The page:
Former NHL player living on Regina’s streets emphasizes long-term effects of concussions

By | August 20, 2020

REGINA — Joe Murphy, a former NHL player and 1990 Stanley Cup winner is living on the streets in Regina.

He was one of the most promising hockey players of his generation, after being selected first overall in the 1986 NHL entry-level draft. He played 15 years in the league, including the year he won the NHL title with the Edmonton Oilers.

Joe Murphy, Edmonton Oilers

However, when his career ended in 2001, his life changed.

“It’s hard out on the street, and I’ve been out on the street off and on for 10 years,” said Murphy.

Two years ago, TSN found the former winger living in Kenora, Ontario under similar circumstances. It’s believed the concussions he sustained in the NHL led to health problems.

“The concussions I had, I had a couple of them. A couple were really severe,” Murphy said.

His family started to notice a change in his personality.

“You could just see he was starting to do erratic things,” said his sister, Cathy, in an interview with TSN in 2018. “He was starting to do drugs, he was starting to drink. If he didn’t have a brain injury he wouldn’t be doing these drugs.”

Murphy believes the current concussion protocol in the NHL is “excellent”, but it wasn’t the same when he played between 1986 and 2011.

“Back at that point I don’t think they handled it as well,” said Murphy. “You know, the Doctors now are with the team 24/7. Back when I played the Doctor didn’t even travel with the team.”

New studies have revealed that repetitive brain trauma, known as CTE, can lead to impulse control problems and aggression. Murphy compared his concussions to a “slow burn.”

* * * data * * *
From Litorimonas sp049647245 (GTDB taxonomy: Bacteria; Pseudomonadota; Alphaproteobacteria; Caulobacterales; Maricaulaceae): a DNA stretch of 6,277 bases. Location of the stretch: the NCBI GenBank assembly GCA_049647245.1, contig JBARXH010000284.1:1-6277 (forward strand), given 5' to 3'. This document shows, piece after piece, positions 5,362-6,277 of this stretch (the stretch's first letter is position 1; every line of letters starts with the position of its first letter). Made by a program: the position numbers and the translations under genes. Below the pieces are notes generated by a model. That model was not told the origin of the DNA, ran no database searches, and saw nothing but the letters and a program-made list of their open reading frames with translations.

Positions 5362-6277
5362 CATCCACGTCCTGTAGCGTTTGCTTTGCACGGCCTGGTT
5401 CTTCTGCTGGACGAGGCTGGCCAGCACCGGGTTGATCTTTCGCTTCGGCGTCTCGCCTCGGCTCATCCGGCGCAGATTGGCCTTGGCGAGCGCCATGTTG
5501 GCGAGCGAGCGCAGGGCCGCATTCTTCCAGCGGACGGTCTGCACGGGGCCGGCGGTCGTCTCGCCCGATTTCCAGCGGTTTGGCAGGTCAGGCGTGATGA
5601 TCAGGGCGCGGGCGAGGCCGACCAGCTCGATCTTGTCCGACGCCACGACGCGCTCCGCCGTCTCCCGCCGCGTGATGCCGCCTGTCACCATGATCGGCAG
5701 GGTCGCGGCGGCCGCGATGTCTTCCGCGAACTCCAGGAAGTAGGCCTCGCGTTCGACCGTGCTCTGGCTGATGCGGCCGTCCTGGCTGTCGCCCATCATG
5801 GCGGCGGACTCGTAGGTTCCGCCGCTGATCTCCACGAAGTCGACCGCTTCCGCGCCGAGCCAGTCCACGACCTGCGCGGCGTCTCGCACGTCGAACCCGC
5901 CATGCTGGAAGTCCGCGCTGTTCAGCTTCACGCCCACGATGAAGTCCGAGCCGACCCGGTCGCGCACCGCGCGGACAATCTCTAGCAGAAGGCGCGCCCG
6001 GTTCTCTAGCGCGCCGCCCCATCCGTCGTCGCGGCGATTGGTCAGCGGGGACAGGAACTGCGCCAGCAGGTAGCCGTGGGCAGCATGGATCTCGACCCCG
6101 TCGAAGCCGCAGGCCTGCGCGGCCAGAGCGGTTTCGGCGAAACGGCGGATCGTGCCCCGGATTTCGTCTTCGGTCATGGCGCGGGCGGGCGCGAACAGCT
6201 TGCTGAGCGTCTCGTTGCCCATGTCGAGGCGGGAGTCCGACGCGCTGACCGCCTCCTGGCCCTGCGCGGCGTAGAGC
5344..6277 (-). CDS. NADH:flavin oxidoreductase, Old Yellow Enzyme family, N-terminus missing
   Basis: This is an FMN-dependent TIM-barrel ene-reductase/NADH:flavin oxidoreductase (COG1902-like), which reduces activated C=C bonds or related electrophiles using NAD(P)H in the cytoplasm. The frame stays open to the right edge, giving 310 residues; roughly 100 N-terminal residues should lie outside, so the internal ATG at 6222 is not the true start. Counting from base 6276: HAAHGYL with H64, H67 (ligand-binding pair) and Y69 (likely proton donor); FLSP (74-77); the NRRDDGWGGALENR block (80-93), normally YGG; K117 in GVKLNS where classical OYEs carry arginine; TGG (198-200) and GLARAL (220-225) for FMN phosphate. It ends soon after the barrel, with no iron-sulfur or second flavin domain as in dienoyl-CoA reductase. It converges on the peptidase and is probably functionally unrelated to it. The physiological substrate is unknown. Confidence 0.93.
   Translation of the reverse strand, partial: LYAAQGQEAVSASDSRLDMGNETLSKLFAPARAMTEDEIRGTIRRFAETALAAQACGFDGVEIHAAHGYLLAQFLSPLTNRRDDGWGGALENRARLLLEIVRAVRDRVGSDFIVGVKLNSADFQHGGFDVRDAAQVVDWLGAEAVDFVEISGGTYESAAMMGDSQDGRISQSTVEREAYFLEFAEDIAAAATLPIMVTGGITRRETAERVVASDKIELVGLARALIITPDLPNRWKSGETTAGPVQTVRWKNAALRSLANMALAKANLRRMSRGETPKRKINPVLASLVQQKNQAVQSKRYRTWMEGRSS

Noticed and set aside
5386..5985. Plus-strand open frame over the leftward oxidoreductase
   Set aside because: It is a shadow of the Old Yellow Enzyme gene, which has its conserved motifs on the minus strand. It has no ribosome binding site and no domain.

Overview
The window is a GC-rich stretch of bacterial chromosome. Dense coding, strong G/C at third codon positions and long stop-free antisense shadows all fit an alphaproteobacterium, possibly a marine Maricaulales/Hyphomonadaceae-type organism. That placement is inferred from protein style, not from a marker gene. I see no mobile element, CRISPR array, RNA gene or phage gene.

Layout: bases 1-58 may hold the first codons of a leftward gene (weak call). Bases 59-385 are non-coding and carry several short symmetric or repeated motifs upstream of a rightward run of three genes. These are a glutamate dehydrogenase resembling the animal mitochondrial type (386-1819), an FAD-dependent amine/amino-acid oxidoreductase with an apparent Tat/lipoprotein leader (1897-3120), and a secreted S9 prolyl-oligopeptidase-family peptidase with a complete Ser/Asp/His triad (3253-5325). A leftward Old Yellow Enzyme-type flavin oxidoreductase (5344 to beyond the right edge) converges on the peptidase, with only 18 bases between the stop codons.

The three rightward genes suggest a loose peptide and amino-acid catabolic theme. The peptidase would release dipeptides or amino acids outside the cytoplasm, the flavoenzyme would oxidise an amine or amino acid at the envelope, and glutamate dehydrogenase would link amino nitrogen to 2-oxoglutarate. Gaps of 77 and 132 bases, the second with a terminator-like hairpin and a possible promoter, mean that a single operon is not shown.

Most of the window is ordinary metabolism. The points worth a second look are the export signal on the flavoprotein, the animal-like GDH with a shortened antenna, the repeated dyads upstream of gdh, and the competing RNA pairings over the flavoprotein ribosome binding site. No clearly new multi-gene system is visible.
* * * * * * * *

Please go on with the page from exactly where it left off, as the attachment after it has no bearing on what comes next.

“The concussions kind of just slow you up physically. And then there’s a drain period and I think you get kind of lethargic on them,” said Murphy.

Murphy made it clear he’s trying to get off the streets, but it’s an uphill battle.

“It’s hard, I get into places and there are people fighting,” said Murphy about the low-income housing he frequents. “There’s a lot of drugs, a lot of fights and alcohol.”

The 53-year-old believes his former employer, the NHL, should provide him with assistance.

“It’s a small club, like a country club. There’s not a lot of players in it, so I think they should try to look after all of them and the money’s there to do it,” noted Murphy.

He insisted his issues aren’t the league’s fault, but feels they can offer more help.

“I think they should have some centres, like major cities like Toronto, Montreal, LA, California where players can go into a hockey-only sports rehab facility,” said Murphy.

Murphy said that he came to Saskatchewan to visit a friend in Saskatoon and that it’s his first time in the province. However, he plans on heading back to Ontario when the opportunity presents itself.

“I’m still enjoying life, I love it, I’m kind of moving around, and I’m on the street and I’m in a shelter,” said Murphy. “I just want to get a place where I can get into a steady rental place.”

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